GABA (Gamma-aminobutyric acid) is a naturally occurring amino acid that your body produces under normal circumstances. It is the most widespread inhibitory neurotransmitter of the brain and helps in maintaining a proper balance between the mind and the body. Neurotransmitters are chemical molecules that brain cells and nerve cells use to communicate with each other. GABA is found in almost every region of brain, and is formed through the activity of the enzyme glutamic acid decarboxylase. Drugs in the benzodiazepine-receptor-agonist family exert their effect by facilitating the ability of GABA to bind to receptor sites in the brain.
In the brain, GABA insufficiency is believed to cause rapid firing of nerve cells leading to increases in agitation, anxiety, panic attacks, headaches, Parkinson’s disease and thought disorders. Because the chemical is a component of the body’s neurological system, deficiencies have also been linked to a number of neurological conditions, including seizures and fibromyalgia. GABA analog gabapentin has been approved in the United States for the treatment of epileptic seizures and postherpetic neuralgia.
Gamma-aminobutyric acid is an important neurotransmitter that is abundant and widely distributed throughout the central nervous system. It is produced by the body from glutamate, although this process becomes less efficient with age. Low levels or decreased Gamma-aminobutyric acid function in the brain is associated with different neurological and psychiatric problems, but most primarily depression, anxiety, insomnia and epilepsy. A study reported in the journal “Biological Psychiatry” in 2010 indicates that individuals with major depression may be more likely to have low levels of Gamma-aminobutyric acid. British scientists have found that the age-related decline in higher brain functions is due, in large part, to a lack of the inhibitory neurotransmitter, Gamma-aminobutyric acid.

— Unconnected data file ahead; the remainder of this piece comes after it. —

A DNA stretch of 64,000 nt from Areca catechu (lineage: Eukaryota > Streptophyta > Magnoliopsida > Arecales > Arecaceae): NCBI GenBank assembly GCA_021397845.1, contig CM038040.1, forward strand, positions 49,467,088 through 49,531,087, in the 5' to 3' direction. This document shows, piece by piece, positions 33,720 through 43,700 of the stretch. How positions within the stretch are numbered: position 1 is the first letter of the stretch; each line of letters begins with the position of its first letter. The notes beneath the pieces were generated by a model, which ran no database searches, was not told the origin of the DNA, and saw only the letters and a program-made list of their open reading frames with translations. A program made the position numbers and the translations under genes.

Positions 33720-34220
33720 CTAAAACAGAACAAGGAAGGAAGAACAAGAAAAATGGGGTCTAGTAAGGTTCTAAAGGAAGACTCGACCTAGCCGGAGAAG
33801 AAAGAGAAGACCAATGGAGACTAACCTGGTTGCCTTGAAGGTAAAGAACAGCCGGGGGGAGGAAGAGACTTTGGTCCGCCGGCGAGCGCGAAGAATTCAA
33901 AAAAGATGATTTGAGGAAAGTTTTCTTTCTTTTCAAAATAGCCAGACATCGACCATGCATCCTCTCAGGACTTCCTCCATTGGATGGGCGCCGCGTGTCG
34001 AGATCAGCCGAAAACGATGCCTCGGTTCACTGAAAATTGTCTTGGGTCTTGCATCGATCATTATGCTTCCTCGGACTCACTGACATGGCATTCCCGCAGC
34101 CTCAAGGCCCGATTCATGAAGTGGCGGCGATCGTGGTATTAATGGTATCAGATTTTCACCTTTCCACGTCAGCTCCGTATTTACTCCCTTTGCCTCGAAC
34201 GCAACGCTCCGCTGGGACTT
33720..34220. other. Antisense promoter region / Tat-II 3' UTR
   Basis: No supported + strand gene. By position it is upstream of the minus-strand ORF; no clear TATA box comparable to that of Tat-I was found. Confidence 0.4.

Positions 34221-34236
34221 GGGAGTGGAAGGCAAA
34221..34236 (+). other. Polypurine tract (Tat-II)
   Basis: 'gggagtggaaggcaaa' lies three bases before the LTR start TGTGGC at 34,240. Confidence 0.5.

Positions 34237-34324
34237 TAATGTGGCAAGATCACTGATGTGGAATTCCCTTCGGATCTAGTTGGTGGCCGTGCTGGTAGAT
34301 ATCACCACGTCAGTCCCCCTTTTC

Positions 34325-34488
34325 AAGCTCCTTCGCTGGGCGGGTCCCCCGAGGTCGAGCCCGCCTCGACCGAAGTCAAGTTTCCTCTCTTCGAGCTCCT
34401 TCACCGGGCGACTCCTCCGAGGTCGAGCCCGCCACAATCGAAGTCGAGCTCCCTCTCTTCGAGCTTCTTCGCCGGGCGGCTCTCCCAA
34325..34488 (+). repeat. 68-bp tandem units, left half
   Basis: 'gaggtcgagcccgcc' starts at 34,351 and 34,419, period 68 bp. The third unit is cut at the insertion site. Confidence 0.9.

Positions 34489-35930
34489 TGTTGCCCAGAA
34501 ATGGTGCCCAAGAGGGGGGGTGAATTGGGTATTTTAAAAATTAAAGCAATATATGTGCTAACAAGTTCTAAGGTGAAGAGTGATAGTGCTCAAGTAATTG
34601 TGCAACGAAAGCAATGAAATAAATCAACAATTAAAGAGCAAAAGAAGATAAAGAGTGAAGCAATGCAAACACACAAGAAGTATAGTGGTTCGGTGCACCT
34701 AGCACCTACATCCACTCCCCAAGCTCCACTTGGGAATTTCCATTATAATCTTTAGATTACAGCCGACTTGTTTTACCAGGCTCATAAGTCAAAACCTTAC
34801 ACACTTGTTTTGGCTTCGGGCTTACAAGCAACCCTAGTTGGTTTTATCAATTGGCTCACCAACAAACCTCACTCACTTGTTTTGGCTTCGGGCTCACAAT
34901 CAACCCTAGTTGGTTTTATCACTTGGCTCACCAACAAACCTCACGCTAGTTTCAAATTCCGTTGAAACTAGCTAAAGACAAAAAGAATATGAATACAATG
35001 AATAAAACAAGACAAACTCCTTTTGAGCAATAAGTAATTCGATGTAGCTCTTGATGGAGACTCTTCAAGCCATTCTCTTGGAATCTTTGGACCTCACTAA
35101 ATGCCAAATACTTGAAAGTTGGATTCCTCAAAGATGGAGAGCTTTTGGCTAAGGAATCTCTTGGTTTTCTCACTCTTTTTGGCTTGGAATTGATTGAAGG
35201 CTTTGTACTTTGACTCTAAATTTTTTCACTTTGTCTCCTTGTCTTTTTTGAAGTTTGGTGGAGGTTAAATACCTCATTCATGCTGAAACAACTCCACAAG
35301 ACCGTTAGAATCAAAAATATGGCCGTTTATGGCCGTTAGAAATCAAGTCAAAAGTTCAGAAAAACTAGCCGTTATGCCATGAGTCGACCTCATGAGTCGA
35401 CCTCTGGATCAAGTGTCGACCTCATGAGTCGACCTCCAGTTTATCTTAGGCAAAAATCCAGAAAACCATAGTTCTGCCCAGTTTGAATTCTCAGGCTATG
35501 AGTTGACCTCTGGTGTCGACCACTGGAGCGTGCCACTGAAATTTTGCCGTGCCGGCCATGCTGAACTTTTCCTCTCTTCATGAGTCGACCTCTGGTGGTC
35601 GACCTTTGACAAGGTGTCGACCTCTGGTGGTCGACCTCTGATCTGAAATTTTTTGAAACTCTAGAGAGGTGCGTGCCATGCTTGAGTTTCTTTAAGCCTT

Some anti-anxiety drugs like benzodiazepines and barbiturates generally work by increasing the amount of GABA in the synapses that is available to bond to GABA receptor sites. While many individuals diagnosed with anxiety take prescription medications such as Xanax, Valium or Ativan, benzodiazepine drugs that stimulate GABA receptors, these drugs often produce negative effects.
Gamma-aminobutyric acid is named to as the ‘brain’s natural calming agent, and by inhibiting over-stimulation of the brain, GABA may help promote relaxation and ease nervous tension. Initial studies in the 1950s suggested that GABA had a relaxing effect on the brain and could be useful in the therapy of anxiety and schizophrenia. Gamma-aminobutyric acid may help to lower the effects of stress via its calming role by attaching to the benzodiazepine receptors in your brain. GABA hinders the transmission of nerve impulses from one neuron to other. It has a quieting or calming influence. Unlike benzodiazepines like Xanax and Valium that are created to enhance the effects of GABA in your brain, GABA provides the same relaxing anti anxiety without the addictive side effects.
GABA stimulates the anterior pituitary gland to secrete higher levels of HGH (human growth hormone). The researchers of study reported in “Medicine and Science in Sports and Exercise” in 2008 found that oral GABA supplements elevated growth hormone levels.
GABA Dosage for Anxiety
Clinical studies show that doses of 800 mg a day are effective for insomnia and anxiety. Some physicians prescribe GABA in doses of up to 200 milligrams, 4 times a day, for a maximum daily dose of 800 milligrams.